By Nancy Humphrey
Pregnancy doesn’t necessarily require hospital care. That simple premise is what led Cara Osborne, MSN’01, to co-author a landmark study demonstrating the safety and effectiveness of giving birth outside a traditional medical setting.
It’s also an idea that she’s put into practice as the founder of Baby+Company, a group of five freestanding birth centers across the U.S. that offer personalized care in a setting more closely resembling an elegant spa than a busy urban hospital. With centers already operating in Arkansas, North Carolina and Colorado, the company opened facilities in Nashville this summer. Each Baby+Company center partners with a nearby academic medical facility, as the Nashville location does with Vanderbilt University Medical Center.
Osborne, who had both of her sons at birth centers, says it’s a model of care she stands behind both personally and professionally. “It’s a great option for women,” she says.
Her 2013 study in the Journal of Midwifery and Women’s Health examined the records of 15,574 women who planned on, and were eligible for, giving birth at a birth center. Eighty-four percent gave birth at a birth center, 4 percent were transferred to a hospital before admission to a birth center, and 12 percent were transferred in labor after admission. Ninety-three percent of those women had a natural birth; 1 percent experienced an assisted birth; and 6 percent delivered via cesarean section. By contrast, similar low-risk pregnancies in which mothers delivered in a hospital setting resulted in a 25 percent cesarean-section rate, according to Osborne’s analysis.
The results of the study, which replicated a 1989 paper published in The New England Journal of Medicine, were “particularly remarkable in an era characterized by increases in obstetric intervention and cesarean birth nationwide,” Osborne and her co-authors wrote.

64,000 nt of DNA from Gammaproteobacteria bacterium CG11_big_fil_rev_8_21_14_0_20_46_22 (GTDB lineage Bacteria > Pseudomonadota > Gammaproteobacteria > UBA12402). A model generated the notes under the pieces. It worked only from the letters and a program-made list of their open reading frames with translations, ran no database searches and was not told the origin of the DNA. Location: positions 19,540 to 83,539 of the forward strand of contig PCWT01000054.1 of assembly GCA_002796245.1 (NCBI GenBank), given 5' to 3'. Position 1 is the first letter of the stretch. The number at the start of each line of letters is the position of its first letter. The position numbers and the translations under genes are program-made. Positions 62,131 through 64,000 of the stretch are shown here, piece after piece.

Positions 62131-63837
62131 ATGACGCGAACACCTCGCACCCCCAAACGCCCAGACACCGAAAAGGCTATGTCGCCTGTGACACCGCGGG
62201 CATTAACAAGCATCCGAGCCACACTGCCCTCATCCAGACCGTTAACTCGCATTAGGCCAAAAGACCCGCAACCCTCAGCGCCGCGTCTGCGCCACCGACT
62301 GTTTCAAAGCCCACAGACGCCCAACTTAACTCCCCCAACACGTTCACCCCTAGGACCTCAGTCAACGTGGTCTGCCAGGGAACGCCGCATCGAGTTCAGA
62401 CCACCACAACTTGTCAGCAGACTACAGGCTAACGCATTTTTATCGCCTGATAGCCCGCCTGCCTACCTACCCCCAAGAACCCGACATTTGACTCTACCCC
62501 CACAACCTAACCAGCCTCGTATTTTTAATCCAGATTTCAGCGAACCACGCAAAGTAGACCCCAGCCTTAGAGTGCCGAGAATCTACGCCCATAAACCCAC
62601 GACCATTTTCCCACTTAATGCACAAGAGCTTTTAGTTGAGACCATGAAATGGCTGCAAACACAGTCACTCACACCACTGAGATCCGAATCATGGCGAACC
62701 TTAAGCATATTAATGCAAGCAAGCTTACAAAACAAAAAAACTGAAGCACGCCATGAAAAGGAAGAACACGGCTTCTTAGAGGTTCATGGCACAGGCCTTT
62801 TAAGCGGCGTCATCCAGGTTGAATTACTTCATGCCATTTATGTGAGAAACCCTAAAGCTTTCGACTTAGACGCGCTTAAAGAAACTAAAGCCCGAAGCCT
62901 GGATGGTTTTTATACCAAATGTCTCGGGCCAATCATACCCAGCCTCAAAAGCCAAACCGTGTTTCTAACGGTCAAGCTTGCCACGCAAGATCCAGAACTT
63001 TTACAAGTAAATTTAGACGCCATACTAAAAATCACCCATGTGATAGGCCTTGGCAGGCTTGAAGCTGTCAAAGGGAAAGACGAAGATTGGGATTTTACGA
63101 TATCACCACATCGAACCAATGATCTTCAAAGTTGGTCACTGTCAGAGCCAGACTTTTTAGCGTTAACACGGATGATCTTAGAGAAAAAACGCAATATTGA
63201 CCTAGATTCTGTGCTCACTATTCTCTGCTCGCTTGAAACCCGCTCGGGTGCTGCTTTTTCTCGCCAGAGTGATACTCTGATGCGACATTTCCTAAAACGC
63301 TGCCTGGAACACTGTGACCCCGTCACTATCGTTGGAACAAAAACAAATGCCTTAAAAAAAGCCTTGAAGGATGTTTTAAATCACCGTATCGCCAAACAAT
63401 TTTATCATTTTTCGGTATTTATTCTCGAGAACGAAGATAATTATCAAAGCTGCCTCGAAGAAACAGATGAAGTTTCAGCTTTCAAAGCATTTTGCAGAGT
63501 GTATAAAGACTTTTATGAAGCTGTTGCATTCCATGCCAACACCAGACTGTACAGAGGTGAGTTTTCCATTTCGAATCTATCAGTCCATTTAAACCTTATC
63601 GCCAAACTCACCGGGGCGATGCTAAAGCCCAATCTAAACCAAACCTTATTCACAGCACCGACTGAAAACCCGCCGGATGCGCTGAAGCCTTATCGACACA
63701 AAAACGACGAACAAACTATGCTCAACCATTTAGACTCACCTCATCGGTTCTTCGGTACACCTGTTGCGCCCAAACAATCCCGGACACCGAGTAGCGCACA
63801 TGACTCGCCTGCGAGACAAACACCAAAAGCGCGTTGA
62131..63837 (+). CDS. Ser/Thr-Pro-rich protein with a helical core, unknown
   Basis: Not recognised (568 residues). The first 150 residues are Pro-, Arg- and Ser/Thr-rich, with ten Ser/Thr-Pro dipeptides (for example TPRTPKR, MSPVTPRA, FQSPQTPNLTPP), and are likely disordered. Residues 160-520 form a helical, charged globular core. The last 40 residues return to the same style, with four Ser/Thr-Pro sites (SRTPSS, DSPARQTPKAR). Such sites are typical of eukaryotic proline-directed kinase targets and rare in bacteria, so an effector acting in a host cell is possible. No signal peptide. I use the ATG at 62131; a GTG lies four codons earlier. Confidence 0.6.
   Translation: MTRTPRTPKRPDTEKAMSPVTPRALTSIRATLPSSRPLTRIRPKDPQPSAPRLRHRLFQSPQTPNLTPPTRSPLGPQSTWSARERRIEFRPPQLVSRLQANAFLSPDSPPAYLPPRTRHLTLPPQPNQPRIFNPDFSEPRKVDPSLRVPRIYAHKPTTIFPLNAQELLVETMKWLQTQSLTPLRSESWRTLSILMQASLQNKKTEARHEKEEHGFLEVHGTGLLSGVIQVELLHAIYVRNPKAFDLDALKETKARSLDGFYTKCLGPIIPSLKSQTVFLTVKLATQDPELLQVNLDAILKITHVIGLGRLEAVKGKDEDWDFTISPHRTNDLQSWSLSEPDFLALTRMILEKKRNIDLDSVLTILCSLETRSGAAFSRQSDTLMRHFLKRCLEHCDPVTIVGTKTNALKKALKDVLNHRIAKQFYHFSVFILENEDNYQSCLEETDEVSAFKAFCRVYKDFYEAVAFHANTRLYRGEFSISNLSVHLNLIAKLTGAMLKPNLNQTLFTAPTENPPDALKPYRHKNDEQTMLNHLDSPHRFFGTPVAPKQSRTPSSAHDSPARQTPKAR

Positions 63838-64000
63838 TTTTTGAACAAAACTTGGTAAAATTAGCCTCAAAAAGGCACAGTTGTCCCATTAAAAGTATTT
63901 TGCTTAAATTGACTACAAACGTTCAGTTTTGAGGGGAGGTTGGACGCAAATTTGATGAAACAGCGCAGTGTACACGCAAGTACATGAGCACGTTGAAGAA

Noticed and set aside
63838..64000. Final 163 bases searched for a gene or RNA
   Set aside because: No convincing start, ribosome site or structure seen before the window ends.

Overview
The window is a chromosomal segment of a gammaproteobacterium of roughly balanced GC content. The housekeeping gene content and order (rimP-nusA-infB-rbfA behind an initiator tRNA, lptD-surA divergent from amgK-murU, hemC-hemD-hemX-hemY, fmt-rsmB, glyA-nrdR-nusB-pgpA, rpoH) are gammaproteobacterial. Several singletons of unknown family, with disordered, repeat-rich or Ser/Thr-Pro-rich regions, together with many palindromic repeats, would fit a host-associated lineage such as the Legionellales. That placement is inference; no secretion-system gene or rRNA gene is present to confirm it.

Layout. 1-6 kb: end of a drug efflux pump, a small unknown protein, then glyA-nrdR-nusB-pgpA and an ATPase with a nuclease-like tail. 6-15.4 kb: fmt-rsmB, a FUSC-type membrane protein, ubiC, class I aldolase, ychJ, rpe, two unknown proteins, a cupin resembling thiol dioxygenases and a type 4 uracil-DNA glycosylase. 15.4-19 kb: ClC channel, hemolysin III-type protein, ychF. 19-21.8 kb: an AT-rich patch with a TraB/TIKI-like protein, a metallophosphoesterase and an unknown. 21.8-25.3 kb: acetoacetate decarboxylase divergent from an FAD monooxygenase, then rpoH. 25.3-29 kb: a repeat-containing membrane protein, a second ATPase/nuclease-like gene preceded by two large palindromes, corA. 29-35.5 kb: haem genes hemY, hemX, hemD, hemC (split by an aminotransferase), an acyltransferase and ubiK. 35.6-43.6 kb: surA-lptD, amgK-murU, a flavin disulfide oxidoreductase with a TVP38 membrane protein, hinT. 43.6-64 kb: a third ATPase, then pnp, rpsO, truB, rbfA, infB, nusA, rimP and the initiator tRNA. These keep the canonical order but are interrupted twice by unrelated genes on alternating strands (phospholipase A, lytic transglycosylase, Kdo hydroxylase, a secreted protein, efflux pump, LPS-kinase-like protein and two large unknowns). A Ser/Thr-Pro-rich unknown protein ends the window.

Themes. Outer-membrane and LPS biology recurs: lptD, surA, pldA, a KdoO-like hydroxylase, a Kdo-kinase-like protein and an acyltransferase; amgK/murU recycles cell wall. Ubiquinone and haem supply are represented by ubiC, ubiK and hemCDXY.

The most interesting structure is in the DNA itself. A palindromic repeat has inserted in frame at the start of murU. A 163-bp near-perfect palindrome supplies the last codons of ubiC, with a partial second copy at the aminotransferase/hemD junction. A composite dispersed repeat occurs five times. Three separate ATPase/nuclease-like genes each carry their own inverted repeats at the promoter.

The Baby+Company centers, each operated independently and staffed by certified nurse midwives, deliver the type of care described in the study: personalized support and clinical care from the first prenatal appointment through birth. After delivery, Baby+Company staff visit the new mother’s home to check on the mother and baby and are available for consultation as needed through the standard six-week postpartum office visit. The cost is about half that of a standard hospital birth. Out-of-pocket expenses are determined by specific health plans, although Baby+Company’s Nashville location accepts insurance and TennCare, the state’s form of Medicaid.
PREGNANCY: A NORMAL HEALTH EVENT
In Nashville, Baby+Company has signed up about 100 families so far, and Osborne estimates the center will deliver about 400 to 500 babies each year. That compares to about 4,500 babies delivered annually at VUMC.
“Research shows that birth centers don’t really feel like birth centers when you get above 500 births a year. You lose the intimacy,” says Margaret Buxton, MSN’98, clinical director of the Nashville Baby+Company and an instructor in clinical nursing at the Vanderbilt School of Nursing. “Eighty percent of pregnancies are normal health events, and the birth center offers a participatory model of care in which we get to know our patients over time.”
Occupying the site of a former Outback Steakhouse on West End Avenue about a mile from the Vanderbilt campus, Baby+Company offers several comfortable and beautifully decorated birth suites with spacious showers and tubs. The facility has classrooms for prenatal education, yoga instruction and new mom groups. A communal kitchen and living room also are available for the laboring mom’s family as they await the birth of a new family member.